I'm so excited to finally start sharing the design process with you on our house! Let's start at the very beginning...and now queue the Sound of Music ;). Before I can show you every room we are designing and get into all that juicy interiors stuff, let's dive into the design of the physical structure of the house. This is the part of the process which you don't have to think about when buying a house because it's already there. But in our case, we're building from scratch and have the ability to customize and design our house based on my family's needs. It's been a long (but very fun!) process...
Here's what we knew we wanted and some inspiration images we pinned for them:
- 4 bedrooms plus 3-4 bathrooms
- At least 3000 square feet. We didn't need a HUGE house but wanted more space than our current 1500 square feet that we've lived in for the past 8 years. We wanted a size that was reasonable for our land but also not too small that we would eventually outgrow.
- A flat outdoor yard so our kids could play and we could entertain
- We did not need both a formal and non-formal dining room since we wanted an outdoor dining area, too.
- We also did not need a formal and non-formal living room as we didn't have endless space to be able to build and we're completely happy with just one main living room area.
- We wanted the flow to feel very indoor/outdoor with large doors and windows. We love mid-century and Danish modern styles so we wanted those as inspiration while still feeling warm and cozy
Here were a few of my inspiration images from our Pinterest Board:
Based on those images plus the information we provided our architect, here's a look at the evolution of the design process for the home's design...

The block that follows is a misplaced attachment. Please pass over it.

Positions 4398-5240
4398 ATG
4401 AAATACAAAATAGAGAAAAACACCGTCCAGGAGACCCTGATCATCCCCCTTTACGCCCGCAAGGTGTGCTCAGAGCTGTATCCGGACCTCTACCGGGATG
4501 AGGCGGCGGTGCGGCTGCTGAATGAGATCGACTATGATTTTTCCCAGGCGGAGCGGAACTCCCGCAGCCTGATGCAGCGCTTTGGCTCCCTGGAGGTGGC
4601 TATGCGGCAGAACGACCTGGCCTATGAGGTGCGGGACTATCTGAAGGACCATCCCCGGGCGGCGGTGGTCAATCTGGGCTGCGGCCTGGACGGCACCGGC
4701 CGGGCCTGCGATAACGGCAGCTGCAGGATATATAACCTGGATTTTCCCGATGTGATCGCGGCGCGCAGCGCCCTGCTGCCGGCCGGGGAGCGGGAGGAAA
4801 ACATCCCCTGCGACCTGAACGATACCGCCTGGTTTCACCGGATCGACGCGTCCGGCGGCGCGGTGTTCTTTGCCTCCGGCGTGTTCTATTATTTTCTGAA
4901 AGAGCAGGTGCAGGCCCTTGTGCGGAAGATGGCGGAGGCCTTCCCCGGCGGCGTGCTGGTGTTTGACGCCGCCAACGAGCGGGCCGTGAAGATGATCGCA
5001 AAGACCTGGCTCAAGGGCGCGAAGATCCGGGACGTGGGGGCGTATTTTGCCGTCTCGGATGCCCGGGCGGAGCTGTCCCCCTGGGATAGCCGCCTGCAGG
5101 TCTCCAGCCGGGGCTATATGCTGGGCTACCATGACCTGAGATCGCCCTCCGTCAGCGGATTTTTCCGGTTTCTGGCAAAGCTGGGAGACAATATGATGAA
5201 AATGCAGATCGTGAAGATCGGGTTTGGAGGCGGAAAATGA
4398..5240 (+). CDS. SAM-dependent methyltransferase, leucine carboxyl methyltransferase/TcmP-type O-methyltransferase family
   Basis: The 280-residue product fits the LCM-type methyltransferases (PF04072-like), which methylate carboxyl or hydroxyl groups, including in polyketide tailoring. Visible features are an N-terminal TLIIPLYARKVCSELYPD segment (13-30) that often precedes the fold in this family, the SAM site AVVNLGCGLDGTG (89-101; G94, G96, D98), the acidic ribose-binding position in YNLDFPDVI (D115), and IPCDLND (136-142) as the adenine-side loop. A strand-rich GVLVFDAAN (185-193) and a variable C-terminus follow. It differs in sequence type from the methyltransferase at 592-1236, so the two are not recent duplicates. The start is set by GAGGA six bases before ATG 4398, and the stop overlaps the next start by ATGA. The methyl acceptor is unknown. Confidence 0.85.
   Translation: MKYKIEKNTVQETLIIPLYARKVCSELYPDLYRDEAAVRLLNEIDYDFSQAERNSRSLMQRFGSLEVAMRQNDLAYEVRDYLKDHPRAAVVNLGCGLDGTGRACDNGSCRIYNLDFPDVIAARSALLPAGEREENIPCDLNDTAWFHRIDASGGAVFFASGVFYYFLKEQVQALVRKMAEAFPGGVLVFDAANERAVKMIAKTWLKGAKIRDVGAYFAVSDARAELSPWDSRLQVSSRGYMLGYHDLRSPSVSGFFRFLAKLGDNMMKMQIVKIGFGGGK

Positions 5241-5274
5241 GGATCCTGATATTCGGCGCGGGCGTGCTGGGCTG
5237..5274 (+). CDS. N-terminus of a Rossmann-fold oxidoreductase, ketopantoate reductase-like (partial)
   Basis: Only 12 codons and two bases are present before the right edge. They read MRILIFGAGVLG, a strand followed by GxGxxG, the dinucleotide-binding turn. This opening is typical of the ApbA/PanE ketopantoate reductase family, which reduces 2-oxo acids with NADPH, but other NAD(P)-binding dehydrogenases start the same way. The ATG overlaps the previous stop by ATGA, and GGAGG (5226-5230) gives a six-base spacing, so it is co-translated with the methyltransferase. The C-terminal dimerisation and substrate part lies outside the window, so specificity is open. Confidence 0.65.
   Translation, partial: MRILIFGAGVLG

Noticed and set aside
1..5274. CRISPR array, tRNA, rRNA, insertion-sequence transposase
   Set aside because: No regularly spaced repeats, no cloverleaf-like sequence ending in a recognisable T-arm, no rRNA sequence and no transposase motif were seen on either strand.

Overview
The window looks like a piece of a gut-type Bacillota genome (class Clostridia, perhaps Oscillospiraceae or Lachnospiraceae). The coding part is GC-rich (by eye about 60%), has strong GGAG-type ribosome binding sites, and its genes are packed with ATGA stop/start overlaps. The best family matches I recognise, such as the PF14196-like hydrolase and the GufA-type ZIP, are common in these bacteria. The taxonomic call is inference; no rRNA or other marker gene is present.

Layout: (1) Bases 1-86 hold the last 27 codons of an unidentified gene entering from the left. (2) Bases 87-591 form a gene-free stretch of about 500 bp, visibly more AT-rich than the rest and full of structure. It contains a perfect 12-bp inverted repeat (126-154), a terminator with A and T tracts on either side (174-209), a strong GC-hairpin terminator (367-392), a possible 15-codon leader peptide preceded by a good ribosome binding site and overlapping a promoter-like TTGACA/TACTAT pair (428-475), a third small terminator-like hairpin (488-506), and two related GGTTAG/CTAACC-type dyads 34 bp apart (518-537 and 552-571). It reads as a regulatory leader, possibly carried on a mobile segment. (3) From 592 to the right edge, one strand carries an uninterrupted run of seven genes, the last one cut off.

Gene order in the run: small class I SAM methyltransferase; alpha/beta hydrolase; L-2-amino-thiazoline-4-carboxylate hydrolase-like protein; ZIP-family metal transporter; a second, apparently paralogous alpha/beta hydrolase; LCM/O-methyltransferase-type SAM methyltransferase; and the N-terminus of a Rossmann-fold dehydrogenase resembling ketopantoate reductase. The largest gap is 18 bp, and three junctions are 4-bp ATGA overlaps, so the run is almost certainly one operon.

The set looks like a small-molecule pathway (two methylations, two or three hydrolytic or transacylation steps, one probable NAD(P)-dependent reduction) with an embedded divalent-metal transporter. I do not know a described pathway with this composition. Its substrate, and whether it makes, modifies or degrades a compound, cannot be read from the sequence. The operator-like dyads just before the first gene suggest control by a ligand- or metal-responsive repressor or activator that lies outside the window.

1. Looking at the levels of the house and how it fits into the hillside. The first step was for Project M+ to explore multi-levels and play with modern shapes to create a continuous space that would be built into the hillside. This is where they were also considering our hillside view from inside out and where you find refuge and cozy areas as well. While we were open to three floors because it felt unique, we didn't like how the levels felt too boxy with and didn't connect as fluidly to one another. We also preferred two levels vs. three after seeing this first rendering.
2. Revising the general flow. Next, here was a two-story approach still working off modern lines but connecting them a bit more by having one large rectangle sitting on top of two smaller squares. We liked the large windows and the flow from inside to outside but wanted a mix of glass, wood, and some warmer materials.
3. A 3-D Model! Then, the house became more finalized as a two-story house that had a bit of a U shape from the top. Real-life materials were added in for reference and Project M+ even made us a small version for ants (ha!) so that we could begin to visualize it in 3D. From there, we made some more tweaks but were overall happy with the layout and structure of the house.
4. Renderings. Then, we got more detailed renderings to help visualize the scale, materials, and how each part looks in relation to one another. After this step, technical plans were finalized and we were ready to go into the permit process (which took TWO YEARS after that)! A few things have changed from here, but this gives you a good idea of where we're headed.
The design process from start to finish took less than a year. We could have finished sooner than that, but I had a baby mid-way through the process, so we took our time. Then, the permits took about two years, and then we went and found a contractor. Hence, why I have to go back in time to tell you all of this, but it's SO, SO fun to take this trip back and still be very happy with where we are headed.
Check out my post over at Architectural Digest's Clever for my tips on what to consider when beginning to design your home! And, if you have any questions or other parts you'd love to learn about in this process, please leave a comment below!